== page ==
But the photographs also mark the entanglement in the wider world. Hunter plays on the layers of visibility, especially in the use of light and reflection to expand beyond the frame of the image itself, to suggest a beyond, for instance the reflections of shiny scooters, or polished tables. While concentration is on the shopkeepers themselves, their customers are occasionally visible at the edges of the frame. Indeed in the quiet calm of the photographs, there is always a sense of the anticipated customer, as the shopkeepers wait to serve them. Not only do the photographs refer to larger frames of desires in a consumerist society, however, but to their regulation: ‘ IT is illegal to sell tobacco products to anyone under the age of 18,”, Health and Safety notices, fire extinguishers and fire blankets lurk within the images, suggesting ways in which society is ordered and desires regulated.
The museum context of the photographs is also important. Photographs have always been used to ‘collect’ objects that cannot easily be collected for museums in other ways – such as shops. Photographs not only ‘people’ collections in museums, but they give cohesion to the array of objects collected by museums. Further, there is a long-recognised correlation between the way objects are ordered and displayed in both museums and the shops. They both arrange things in certain ways, present them to the eye, frame them in certain contexts. It is no accident that modern museums and department stores, those temples to the modern consumer, emerge from broadly the same historical moment. Photograph might be said to be part of this visibility because they mirror the shops in the ways in which they frame objects , also presenting them, or even perhaps performing them, to the eye.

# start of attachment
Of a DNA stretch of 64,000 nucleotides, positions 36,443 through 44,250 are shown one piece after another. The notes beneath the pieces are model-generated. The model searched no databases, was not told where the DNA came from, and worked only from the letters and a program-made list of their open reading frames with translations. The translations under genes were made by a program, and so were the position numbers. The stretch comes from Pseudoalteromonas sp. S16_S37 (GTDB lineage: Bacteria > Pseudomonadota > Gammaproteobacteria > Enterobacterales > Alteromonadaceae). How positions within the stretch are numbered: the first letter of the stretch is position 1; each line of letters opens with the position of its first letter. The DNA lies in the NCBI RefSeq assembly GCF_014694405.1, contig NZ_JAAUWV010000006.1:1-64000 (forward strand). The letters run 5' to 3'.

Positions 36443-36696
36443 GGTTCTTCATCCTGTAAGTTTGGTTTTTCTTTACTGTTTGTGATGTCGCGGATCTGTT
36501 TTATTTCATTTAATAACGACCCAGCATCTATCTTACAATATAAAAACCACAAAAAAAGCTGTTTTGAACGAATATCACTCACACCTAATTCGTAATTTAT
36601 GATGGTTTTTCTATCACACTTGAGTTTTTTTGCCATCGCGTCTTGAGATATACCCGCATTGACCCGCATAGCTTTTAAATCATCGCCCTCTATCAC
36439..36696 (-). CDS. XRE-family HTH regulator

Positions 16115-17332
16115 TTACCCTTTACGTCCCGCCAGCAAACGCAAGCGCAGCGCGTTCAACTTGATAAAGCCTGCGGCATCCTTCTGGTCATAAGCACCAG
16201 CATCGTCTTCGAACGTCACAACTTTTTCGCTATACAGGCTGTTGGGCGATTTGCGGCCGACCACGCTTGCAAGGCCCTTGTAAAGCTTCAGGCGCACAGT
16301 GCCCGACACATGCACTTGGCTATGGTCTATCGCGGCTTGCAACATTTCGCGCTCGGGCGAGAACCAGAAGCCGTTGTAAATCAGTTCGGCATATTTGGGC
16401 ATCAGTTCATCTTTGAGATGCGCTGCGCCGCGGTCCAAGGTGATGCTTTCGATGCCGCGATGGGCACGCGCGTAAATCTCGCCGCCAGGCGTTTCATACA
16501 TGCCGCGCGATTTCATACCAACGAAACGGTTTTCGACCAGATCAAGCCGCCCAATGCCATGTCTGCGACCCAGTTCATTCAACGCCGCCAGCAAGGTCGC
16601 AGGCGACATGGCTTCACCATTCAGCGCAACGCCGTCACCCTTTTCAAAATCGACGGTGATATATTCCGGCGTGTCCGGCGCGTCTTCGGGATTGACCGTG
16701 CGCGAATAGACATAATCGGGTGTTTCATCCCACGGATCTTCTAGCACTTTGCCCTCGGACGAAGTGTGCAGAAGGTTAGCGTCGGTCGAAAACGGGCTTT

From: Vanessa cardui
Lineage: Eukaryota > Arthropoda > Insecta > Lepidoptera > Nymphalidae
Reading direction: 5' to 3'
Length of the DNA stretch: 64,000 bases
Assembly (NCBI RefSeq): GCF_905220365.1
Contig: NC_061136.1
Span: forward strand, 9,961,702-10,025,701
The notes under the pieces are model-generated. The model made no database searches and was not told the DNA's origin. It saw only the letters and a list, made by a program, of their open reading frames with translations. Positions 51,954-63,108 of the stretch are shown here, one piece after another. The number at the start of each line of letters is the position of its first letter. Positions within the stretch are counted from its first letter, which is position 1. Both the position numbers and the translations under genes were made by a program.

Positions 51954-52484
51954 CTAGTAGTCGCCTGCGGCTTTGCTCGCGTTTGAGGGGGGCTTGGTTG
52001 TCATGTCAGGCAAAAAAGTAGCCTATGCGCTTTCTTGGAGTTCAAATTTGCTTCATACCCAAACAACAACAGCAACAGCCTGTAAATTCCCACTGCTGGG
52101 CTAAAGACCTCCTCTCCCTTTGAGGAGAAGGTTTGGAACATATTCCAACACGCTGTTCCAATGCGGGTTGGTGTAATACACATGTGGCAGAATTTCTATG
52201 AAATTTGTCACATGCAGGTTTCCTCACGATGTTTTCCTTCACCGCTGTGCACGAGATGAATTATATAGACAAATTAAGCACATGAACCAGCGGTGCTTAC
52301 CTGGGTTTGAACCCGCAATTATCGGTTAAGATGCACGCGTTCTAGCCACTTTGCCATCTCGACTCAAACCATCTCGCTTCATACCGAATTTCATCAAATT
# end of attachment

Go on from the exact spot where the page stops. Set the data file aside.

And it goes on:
Most important, the photographs are not merely about the surface appearance of shops. The photographs bring out the ways in which the different visual character of the shops – shining cars, puddles of oil, neat rows bottles, clean glass counters, formica tables and the seductive darkness of the tattoo parlours – make up the visual texture of an area and of a community. The photographs bring out, therefore, the feel of a place, its affective tone, for instance in the photograph of the Salvation Army café, in which a careful control of light from the food counter, and the reflections on the floor renders this not a bleak space but an enveloping human space. For what unites these photographs is a deep sense of human experience as the subjects present themselves to the camera, surrounded by the goods which furnish the desires and aspirations of a community and their own means of economic survival in delivering these needs.
Text by Professor Elizabeth Edwards